Environment - BIMCO Bulletin

Environment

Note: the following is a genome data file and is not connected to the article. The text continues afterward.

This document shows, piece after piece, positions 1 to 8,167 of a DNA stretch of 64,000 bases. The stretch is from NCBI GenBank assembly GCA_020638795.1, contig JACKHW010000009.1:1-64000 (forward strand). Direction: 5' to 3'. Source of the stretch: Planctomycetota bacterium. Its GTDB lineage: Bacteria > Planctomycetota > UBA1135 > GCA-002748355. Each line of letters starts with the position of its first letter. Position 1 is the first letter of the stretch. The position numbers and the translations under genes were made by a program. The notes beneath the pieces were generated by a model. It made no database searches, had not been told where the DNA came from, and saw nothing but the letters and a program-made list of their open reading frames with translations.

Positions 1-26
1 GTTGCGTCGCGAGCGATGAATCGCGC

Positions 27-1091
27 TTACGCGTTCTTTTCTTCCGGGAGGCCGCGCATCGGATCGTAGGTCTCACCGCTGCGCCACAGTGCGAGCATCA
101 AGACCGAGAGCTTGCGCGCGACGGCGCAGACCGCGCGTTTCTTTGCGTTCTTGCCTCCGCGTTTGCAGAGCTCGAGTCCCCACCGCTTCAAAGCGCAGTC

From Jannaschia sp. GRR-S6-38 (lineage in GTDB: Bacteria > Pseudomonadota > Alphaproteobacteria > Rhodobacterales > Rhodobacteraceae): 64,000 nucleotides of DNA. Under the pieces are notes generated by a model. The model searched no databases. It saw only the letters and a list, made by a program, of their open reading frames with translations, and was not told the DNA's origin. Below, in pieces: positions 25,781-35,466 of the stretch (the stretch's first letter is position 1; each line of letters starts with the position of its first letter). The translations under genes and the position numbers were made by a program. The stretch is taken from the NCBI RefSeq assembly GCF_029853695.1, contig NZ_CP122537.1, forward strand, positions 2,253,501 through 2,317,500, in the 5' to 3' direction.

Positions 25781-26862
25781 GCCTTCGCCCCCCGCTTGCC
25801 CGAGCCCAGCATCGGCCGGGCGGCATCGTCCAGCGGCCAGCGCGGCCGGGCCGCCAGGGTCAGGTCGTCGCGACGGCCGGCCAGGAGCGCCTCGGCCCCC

ENVIRONMENT March 2021 EU can boost Asias recycling yard upgrade if inclined Maersk By Mette Kronholm Frnde, Communications Manager and Editor at BIMCO Around 80 per cent of all ships that are recycled are recycled in Asia Today, the Indian sub-continent accounts for around 80% of the worlds ship recycling activity. Despite this, not a single Asian yard figures on the list of approved recycling yards for ships flying a European Union flag. As the EU lacks the capability and capacity to recycle larger ships, and will be unable to meet demand for recycling in the future, A.P. Moller-Maersk has taken matters into its own hands. A little over five years ago, A.P. Moller-Maersk made the decision to develop its own responsible recycling standard and headed to Alang in India to find yards that had the potential to be upgraded to meet the groups recycling requirements. The reason was and still is that the lack of Asian yards on the European Unions (EU) list of approved facilities will pose major challenges in the future. According to Simon C Bergulf, the groups Director of Regulatory Affairs, the number of ships heading for recycling over the coming years is certain to rise. One reason for this is that increasingly stringent CO2 emission regulations such as those imposed by the International Maritime Organization (IMO) and the EU are coming into place. These rules, aimed at decarbonising the industry, will result in the need to renew the existing fleet. Bergulf believes neither international nor regional regulations are currently being applied or interpreted to meet this expected rise in demand for recycling. Either we all put on blindfolds and focus on our own backyard in Europe, which will not solve the problem at all, or we do a reality check and realise that around 80 per cent of all ships that are recycled are recycled in Asia, and therefore, this is where our focus really needs to be, he says. We believe it is very important to start focusing on the countries where the ships are actually being recycled, so the quality of these recycling yards can be improved to levels on a par with EU requirements. We are already seeing that happening. The Alang potential Yards in India, Pakistan and Bangladesh are the primary destinations for ship recycling in Asia. The quality of these varies greatly, but a significant number have voluntarily invested to comply with the Hong Kong Convention (HKC) and a few leading players continue to upgrade further to meet the EU Ship Recycling Regulation (EUSRR) standards. More than five years ago, Maersk began its programme to upgrade recycling yards in India, starting by setting the groups own recycling standard that yards must live up to. The standard is more stringent than either the HKC or the EUSRR, according to Bergulf. During the process, Maersk researched which yards had the potential to live up to the standard, while also ensuring the plan made commercial sense and was viable from a business perspective in the long term. We decided years ago to look into the Alang area, because this was where a lot of the ships are being recycled and we believed at the time and still believe today that there was the possibility to lift that whole area to higher standards of recycling, says Bergulf. So, since 2017, we have responsibly recycled nine ships in Alang and have carried out 30 external audits to ensure that standards lived up to our requirements throughout the process. We also made sure a local Maersk representative was onsite throughout the process and had the full power to stop the work at the yard if needed. To date, Maersk has conducted around 3,100 training sessions for the Alang workers involved in the recycling process to make sure they understand the health and safety aspects of the work. As a result, no fatalities or major injuries occurred during the recycling of the nine ships; neither has there been any hazardous spills in the intertidal zone. In addition, the group has helped build a dormitory for more than 1,200 people, compliant with International Labour Organization standards, to upgrade living conditions for the yard workers. Free pass for EU yards EU auditors have been to Alang, and other areas and countries outside the EU, to audit a number of yards. So far, no Asian facilities have made it onto the EU-approved list. According to the EU regulation, any yard can apply for addition to its list. There is, however, a big difference in the way that it is applied, as yards inside the EU do not need to be audited to be added to the list, which is a little strange. The yards are allowed to come onto the list if the member state chooses to put them on the list, without any obligation for external auditing, Bergulf says. For yards outside the EU, on the other hand, an external auditing process is needed. We risk losing a very strong momentum in raising the bar for ship recycling The Alang yards audited so far have received detailed feedback pointing out what needs to be addressed in order for them to make it onto the EU list. At the end of last year, around two yards were given the green light in terms of everything that was going on in the yard. However, there were still questions regarding downstream waste management and hospital facilities that were not deemed adequate. The yards themselves have actually made it, meeting the standards of the EU ship recycling regulation. That is very positive, as these investments seem to be paying off, Bergulf says. A major problem in the process is that not everyone is given a fair chance to get on the EU list, Bergulf believes, adding that without a level playing field, the Asian yards can improve, but will still never make it to the list. This can be solved by Europe, not in Europe We believe we have helped secure quite a strong momentum in Alang and helped raise the bar significantly, says Bergulf. If it ends up in empty promises to those yard owners who have invested heavily in making their yards compliant, we risk losing a very strong momentum in raising the bar for ship recycling in India. And that is hugely problematic. He believes the need to facilitate the development of more sustainable ship recycling practices across the globe is urgent and that it is time to make a real difference and respond to market needs with commercially viable alternatives. Overall, a sustainable solution for EUSRR-compliant recycling must come from non-OECD countries where inherent steel-demand with minimal last-mile costs leads to higher steel-scrap prices, Bergulf says, as these countries are better placed to make sure ship recycling truly is embedded in a local circular economy. Photo (top): courtesy of A.P. Moller-Maersk This can be solved by Europe, not in Europe, he says. Connect with BIMCO Facebook Twitter Linkedin YouTube